Two World War II-era military planes collided mid-air and crashed into Dallas Executive Airport during Saturday afternoon’s air show, killing everyone on board.
More than 40 fire and rescue teams responded to the scene after two vintage planes, a Boeing B-17 Flying Fortress and a Bell P-63 Kingcobra, crashed at the Wings Over Dallas air show.
Video footage of the crash, which the mayor of Dallas described as “heartbreaking,” shows the plane falling apart in mid-air after the crash, then hitting the ground and bursting into flames within seconds.
Investigators from the National Transportation Safety Board are expected to arrive at the scene on Sunday, so here are the latest developments.
The Federal Aviation Administration said the crash occurred around 1:20 p.m. Saturday. The number of casualties has not yet been confirmed, according to Dallas Mayor Eric Johnson on Saturday.
The Union Pilots Association, the union representing American Airlines pilots, has identified two retired and former members of the pilot who died in the crash.
Former members Terry Barker and Len Root were crew members of the B-17 Flying Fortress during the air show. APA said on social media:.
“Our hearts go out to family, friends and colleagues past and present,” the union said.
Barker’s death, a former city council member of Keller, Texas, was also announced Sunday morning by Keller Mayor Armin Mizani in a Facebook post.
“Keller is saddened to learn that her husband, father, veteran and former Keller City Council member Terry Barker was one of the victims of the tragic crash at the Dallas Air Show. I am overwhelmed,” Mizani wrote.
“Terry Barker was loved by many. He was a friend and someone I often looked to for guidance. ‘s love was undeniable.”
At a press conference on Saturday, Hank Coates, president and CEO of Memorial Air Force, an organization that preserves and maintains vintage military aircraft, told reporters that the B-17 “usually carries four to five people. While the P-63 was a “single-engine fighter”, that was what was in the airframe.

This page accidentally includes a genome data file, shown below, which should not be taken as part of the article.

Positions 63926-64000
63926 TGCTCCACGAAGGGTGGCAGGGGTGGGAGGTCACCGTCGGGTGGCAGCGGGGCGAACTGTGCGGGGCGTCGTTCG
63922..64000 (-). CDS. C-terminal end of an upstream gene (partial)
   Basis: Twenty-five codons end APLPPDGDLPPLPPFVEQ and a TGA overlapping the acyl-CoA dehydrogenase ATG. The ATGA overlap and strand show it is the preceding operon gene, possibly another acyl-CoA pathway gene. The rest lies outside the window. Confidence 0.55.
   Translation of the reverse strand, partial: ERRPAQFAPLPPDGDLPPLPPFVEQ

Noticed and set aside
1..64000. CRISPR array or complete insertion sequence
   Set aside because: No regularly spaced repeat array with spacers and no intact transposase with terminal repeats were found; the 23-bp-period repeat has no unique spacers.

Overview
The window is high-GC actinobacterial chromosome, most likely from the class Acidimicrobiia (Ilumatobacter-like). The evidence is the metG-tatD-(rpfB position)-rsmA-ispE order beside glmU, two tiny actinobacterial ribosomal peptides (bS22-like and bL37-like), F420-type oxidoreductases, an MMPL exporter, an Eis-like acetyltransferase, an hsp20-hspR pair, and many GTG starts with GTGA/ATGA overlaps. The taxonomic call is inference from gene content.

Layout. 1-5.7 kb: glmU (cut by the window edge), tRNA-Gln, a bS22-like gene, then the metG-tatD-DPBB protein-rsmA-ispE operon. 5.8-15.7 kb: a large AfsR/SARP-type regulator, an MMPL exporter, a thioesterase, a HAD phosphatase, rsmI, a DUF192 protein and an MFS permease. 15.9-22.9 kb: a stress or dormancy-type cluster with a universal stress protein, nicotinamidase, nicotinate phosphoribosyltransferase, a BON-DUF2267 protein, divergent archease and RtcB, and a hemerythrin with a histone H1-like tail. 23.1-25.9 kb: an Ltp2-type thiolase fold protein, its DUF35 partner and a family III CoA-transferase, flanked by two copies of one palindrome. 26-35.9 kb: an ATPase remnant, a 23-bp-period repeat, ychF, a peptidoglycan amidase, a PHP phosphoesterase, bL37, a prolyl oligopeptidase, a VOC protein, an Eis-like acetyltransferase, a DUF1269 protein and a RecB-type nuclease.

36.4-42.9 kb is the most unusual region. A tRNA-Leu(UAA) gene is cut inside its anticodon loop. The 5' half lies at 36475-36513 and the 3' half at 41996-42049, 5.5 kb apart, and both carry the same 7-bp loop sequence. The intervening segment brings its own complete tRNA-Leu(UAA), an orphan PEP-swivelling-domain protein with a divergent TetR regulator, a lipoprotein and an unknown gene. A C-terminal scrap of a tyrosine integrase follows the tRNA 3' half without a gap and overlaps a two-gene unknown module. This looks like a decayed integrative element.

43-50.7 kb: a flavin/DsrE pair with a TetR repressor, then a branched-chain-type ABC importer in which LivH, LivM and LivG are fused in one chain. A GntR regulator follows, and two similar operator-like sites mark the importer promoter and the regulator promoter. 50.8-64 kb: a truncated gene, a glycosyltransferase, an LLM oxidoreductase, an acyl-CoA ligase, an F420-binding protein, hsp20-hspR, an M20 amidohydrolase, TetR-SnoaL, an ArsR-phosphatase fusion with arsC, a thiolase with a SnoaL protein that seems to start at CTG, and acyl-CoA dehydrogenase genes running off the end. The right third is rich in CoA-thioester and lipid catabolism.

“I would say it was usually manned,” Coates said. “Until they are released from the NTSB, we cannot release the numbers or names listed in the manifesto.”
Memorial Air Force has identified both aircraft as being based in Houston.
“As emergency responders are currently dealing with the incident, we do not have information on the crew’s status,” the group said in a statement, adding that it was cooperating with local authorities and the FAA.
While the Dallas Executive Airport grounds, Highway 67, and a nearby strip mall are among the fields of crash debris, no injuries have been reported to spectators or others on the ground.
The B-17 was part of the Memorial Air Force collection, nicknamed the “Texas Raiders”, and was stored in a hangar in Conroe, Texas, near Houston.
It was one of about 45 fully extant models, of which only 9 were airworthy.
The P-63 was even rarer. About 14 are known to exist, four of which were airworthy in the United States, including one owned by the Memorial Air Force.
Over 12,000 B-17s were built by Boeing, Douglas Aircraft and Lockheed between 1936 and 1945, nearly 5,000 were lost during the war, and most of the rest were scrapped by the early 1960s. . About 3,300 P-63s were built by Bell Aircraft between 1943 and 1945 and were used primarily by the Soviet Air Force in World War II.
The FAA was leading an investigation into Saturday’s air show crash, but the investigation was due to be handed over to the NTSB once a team from the NTSB arrived on the scene.
On Saturday evening, the NTSB said it was sending a team to investigate the crash. A team of technical experts who are regularly sent to plane crash sites is expected to arrive on Sunday, the agency said.
According to Coates, volunteers fly the aircraft at CAF air shows and follow a rigorous training process. Many of them are airline pilots, retired airline pilots, or retired military pilots.
“The maneuvers they (the aircraft) were doing weren’t dynamic at all,” Coates noted. “It was what we call ‘Bombers on Parade.
“This is not about aircraft. It’s not,” Coates said. “The aircraft are great aircraft and I can say they are safe. They are very well maintained. The pilots are very well trained. I know, so it’s hard to talk about it.”
mayor johnson said in a tweet after the crash“As many are now seeing, there was a terrible tragedy in our city during today’s air show. Many details remain unknown or unconfirmed at this time.”
“The video is heartbreaking. Please pray for the souls who took to the skies to entertain and educate our families today,” Johnson said in another tweet.
The Wings Over Dallas event, which was scheduled to run through Sunday, has been canceled, according to the organizer’s website.